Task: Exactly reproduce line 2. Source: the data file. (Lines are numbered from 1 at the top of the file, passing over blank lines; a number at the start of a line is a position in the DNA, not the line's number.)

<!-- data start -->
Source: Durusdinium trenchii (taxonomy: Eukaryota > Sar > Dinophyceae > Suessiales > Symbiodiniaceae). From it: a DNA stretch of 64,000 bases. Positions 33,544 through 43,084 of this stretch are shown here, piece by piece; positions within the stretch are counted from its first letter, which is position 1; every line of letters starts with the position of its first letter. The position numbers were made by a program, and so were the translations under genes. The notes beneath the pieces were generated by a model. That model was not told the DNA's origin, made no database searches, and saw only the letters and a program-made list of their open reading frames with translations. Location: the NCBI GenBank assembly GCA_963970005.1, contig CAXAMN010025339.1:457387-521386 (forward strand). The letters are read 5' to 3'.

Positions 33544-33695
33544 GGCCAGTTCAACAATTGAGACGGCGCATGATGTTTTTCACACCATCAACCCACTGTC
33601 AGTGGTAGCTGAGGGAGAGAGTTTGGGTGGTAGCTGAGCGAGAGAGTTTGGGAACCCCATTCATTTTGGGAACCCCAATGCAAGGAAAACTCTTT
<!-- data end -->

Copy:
Positions 33544-33695